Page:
Work Energy Power


When determining the motion of an object, one can certainly use Newton's Laws of Universal Motion to determine the acceleration, but its not always simple. Often the forces acting on an object can be very dynamic and will vary depending upon the orientation of the object itself or the surface the object is on. A useful tool when analyzing the motion of an object is its energy. When a force acts on an object over some distance, it may add energy to that object. This change in energy is called the work done on the object,

\begin{align} W = \Delta E \end{align}

The amount of work done, or the change in energy of the object, can be found by taking the dot product of the force vector and the displacement vector,

\begin{align} W = \vec F \cdot \vec d = \left| \vec F \right| \cdot \left| \vec d \right| \cos \left( \theta \right) \end{align}

The unit for work is a Newton-meter (N-m) or simply called a Joule (J). Notice in Equation 2 that when the force and displacement vectors are perpendicular, no work is done.

A 10-kg crate is pulled by a 25-N force angled at 40 degrees from the floor. If the crate is pulled across the floor for a distance of 12 m, what is the work done by the force?

$W = F \cdot d \cos \left( \theta \right)$
$W = 25 N * 12 m * \cos \left( 40^o \right) = 230 J$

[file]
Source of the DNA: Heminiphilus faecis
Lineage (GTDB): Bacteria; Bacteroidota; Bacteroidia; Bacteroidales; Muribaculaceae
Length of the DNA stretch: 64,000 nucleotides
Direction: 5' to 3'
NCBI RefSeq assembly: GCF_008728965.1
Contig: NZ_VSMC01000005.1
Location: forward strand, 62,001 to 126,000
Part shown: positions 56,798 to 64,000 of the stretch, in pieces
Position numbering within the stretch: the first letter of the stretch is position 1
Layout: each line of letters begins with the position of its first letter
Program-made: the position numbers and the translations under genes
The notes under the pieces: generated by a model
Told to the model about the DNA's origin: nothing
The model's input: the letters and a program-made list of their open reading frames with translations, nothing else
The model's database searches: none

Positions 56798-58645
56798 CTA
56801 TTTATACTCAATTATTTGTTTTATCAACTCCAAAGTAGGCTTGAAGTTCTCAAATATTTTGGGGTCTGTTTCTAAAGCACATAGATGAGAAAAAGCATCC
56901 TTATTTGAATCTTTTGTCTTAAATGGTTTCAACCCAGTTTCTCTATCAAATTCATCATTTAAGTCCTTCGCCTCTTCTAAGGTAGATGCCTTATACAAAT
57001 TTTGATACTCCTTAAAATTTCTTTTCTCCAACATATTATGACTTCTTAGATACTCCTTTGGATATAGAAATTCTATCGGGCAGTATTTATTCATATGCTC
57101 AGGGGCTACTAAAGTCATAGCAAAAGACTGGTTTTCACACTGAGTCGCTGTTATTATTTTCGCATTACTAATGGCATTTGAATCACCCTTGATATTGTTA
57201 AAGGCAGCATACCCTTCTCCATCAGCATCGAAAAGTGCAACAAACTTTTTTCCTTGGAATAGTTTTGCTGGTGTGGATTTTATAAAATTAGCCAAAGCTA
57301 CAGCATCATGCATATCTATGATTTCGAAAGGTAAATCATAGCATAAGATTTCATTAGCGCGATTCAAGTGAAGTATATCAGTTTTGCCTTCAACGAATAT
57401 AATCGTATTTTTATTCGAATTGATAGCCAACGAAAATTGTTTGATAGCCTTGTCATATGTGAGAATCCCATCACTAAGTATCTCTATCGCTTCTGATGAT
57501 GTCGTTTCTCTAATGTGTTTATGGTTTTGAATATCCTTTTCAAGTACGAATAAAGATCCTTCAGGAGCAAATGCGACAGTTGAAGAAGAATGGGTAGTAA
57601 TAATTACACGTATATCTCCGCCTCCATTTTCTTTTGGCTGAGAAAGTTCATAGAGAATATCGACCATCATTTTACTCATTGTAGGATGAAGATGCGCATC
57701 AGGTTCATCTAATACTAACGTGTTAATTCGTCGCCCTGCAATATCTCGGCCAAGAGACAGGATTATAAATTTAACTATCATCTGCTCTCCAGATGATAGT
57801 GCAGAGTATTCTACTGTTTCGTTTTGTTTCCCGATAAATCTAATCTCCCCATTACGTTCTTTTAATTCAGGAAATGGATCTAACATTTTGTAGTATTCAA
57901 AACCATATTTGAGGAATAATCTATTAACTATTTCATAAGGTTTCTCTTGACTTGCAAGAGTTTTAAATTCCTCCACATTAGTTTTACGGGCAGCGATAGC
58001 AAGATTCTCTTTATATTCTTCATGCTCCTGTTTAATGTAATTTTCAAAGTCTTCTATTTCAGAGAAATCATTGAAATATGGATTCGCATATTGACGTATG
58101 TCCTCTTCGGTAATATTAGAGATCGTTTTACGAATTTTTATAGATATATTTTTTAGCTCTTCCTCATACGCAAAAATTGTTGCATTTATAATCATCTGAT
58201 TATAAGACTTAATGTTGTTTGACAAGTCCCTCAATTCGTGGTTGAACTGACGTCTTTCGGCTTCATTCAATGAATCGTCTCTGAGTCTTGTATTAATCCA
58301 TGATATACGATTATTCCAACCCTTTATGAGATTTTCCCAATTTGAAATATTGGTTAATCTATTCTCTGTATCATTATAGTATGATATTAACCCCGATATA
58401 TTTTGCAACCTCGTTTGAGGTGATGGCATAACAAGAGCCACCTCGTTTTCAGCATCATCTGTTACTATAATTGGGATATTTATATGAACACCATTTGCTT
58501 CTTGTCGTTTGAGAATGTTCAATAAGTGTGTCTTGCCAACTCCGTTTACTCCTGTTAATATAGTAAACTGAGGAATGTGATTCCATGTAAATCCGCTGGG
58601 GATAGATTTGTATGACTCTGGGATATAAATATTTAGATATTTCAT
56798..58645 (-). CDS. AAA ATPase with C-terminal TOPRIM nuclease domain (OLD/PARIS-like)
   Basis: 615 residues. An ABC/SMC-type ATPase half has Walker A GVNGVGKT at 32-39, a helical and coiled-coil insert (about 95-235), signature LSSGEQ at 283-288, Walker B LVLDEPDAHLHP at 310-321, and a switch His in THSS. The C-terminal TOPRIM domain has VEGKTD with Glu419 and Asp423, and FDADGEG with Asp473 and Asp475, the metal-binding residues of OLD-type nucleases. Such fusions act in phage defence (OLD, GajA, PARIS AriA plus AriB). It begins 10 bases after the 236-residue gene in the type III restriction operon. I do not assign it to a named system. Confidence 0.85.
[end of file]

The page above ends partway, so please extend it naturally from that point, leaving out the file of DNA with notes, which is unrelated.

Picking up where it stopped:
A force, $\vec F = < 12.0, -3.5, 5.7 > N$, acts over the displacement, $\vec d = < -14.6, 5.7, 20.0 > m$. How much work is done?
$W = \vec F \cdot \vec d = \left( 12.0 * -14.6 \right) + \left( -3.5 * 5.7 \right) + \left( 5.7 * 20.0 \right)$
$W = -81.2 J$

In the last example, note that the work done is negative. This means that energy is being removed from the system.


When work is done on an object, the type of energy that changes may be either or both of two types, potential energy and kinetic energy. Potential energy is energy that is stored somehow. Imagine lifting a weight from the floor to over your head. You exerted a vertical force over a vertical distance, therefore you did work on it. The energy you put into the weight becomes potential energy. The weight has the potential to move if you let go of it. Since the weight is over your head, I wouldn’t recommend it. You can also add energy to an object by causing its speed to change. Kinetic energy is the energy of motion. Any object that’s moving with any amount of speed has kinetic energy. The more mass the object has and the faster its moving, the more kinetic energy the object has. When you throw a ball, you exert a roughly horizontal force over a roughly horizontal distance. This work goes to increasing the speed and therefore the kinetic energy of the ball.

Potential Energy